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Minor child traveling alone

bruwery

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My family and I are going to Orlando in three weeks. We've unexpectedly found ourselves in a position where we are able to take our 12 year old niece with us; however, we can't get her on our flight.

Long story short, she'd be flying alone. She claims to be unafraid, but I'm not comfortable having her navigate her way through security and find her departure gate by herself - especially due to the fact that she's never flown before.

In these days of heightened security, how does one typically arrange for an adult to be able to escort her to her departure gate?

Do I contact TSA, or the airline, or is this something that's not possible?
 

Dave M

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When an adult takes her to the airport, the adult will ask for a security pass at the check-in counter. That pass allows the adult to accompany the minor to the gate. Similarly, at the arrival end of the trip, the adult who will meet the minor should go to the check-in counter and ask for a pass to get to the gate to meet the minor. The airline will normally hold the minor at the arriving gate until picked up by the meeting adult.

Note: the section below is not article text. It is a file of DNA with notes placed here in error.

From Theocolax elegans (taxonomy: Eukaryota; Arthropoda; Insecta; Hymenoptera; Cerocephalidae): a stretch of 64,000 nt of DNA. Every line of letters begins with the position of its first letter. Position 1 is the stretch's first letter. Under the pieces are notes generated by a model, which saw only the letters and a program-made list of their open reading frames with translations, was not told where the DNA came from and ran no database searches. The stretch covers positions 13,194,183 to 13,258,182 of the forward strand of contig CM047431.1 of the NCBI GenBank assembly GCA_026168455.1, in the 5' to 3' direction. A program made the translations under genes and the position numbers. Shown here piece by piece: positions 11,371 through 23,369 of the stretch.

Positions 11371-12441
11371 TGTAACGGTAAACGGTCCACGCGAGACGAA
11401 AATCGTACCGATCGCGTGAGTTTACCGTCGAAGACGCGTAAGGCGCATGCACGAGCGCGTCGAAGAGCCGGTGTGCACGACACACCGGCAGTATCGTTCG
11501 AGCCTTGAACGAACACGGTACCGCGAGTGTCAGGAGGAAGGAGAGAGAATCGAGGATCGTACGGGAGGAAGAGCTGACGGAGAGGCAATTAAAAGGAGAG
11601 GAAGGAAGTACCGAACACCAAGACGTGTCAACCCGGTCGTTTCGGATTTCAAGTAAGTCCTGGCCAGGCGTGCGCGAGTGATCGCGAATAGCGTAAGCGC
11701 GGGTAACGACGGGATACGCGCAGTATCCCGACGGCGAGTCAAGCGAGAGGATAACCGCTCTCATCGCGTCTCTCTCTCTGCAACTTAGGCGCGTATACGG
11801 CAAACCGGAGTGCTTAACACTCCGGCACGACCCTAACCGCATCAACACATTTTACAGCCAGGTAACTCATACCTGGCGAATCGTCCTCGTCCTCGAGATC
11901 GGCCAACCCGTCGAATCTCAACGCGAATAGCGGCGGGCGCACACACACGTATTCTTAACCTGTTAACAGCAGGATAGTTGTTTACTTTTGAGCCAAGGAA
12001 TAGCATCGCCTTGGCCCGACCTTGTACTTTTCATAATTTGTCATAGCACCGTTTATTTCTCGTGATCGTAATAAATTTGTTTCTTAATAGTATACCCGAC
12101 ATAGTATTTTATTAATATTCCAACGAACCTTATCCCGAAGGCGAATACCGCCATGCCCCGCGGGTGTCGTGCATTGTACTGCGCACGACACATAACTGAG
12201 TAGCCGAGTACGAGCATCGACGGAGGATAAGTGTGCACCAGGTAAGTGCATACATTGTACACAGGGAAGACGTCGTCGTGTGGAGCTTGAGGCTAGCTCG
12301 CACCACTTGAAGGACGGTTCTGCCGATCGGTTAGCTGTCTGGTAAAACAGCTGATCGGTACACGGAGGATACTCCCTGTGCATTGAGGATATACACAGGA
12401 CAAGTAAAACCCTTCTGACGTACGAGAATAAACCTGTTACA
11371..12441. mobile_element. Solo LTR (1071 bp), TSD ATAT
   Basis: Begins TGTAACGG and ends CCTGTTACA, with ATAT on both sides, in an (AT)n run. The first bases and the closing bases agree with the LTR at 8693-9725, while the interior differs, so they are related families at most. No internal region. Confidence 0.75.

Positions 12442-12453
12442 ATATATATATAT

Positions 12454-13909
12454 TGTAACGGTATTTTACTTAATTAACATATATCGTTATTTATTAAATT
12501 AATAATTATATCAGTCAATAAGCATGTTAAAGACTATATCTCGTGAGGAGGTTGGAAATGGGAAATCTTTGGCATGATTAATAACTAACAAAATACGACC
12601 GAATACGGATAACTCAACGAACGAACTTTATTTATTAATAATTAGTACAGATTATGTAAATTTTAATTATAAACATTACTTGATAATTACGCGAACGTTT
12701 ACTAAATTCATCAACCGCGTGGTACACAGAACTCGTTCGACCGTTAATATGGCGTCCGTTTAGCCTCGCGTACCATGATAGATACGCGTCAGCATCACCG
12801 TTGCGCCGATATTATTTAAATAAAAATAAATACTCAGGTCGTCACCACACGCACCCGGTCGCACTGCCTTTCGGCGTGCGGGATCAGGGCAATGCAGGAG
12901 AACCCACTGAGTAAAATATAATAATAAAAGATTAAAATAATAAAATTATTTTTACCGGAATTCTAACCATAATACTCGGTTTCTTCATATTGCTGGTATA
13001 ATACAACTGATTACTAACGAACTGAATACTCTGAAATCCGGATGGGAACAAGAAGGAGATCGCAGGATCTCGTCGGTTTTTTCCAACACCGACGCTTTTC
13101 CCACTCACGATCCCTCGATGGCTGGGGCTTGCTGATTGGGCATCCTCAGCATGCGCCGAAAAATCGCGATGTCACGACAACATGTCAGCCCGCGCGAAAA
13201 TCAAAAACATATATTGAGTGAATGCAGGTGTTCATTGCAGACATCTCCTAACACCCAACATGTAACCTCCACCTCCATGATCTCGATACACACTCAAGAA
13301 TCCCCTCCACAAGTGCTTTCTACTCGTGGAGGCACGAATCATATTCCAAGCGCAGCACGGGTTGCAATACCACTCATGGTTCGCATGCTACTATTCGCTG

Each airline has a form that the first adult must complete at check-in. That form will accompany the minor (but will be kept by a flight attendant). At the other end, the adult picking up the minor will have to show I.D. that matches the info on that paperwork.

To make sure things go smoothly, the two adults should communicate with each other during the trip via cell phone regarding departure, arrival, etc. If practical, the minor should have a cell phone to communicate with one of those two adults in case anything goes wrong.

Forget about asking for a pass for the whole family to meet the minor. It (normally) won't be permitted!
 

Nobylspoon

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The airline can provide an escort to make sure they get through the process and on the plane safely. Southwest is really good about this but all airlines should be able to help you.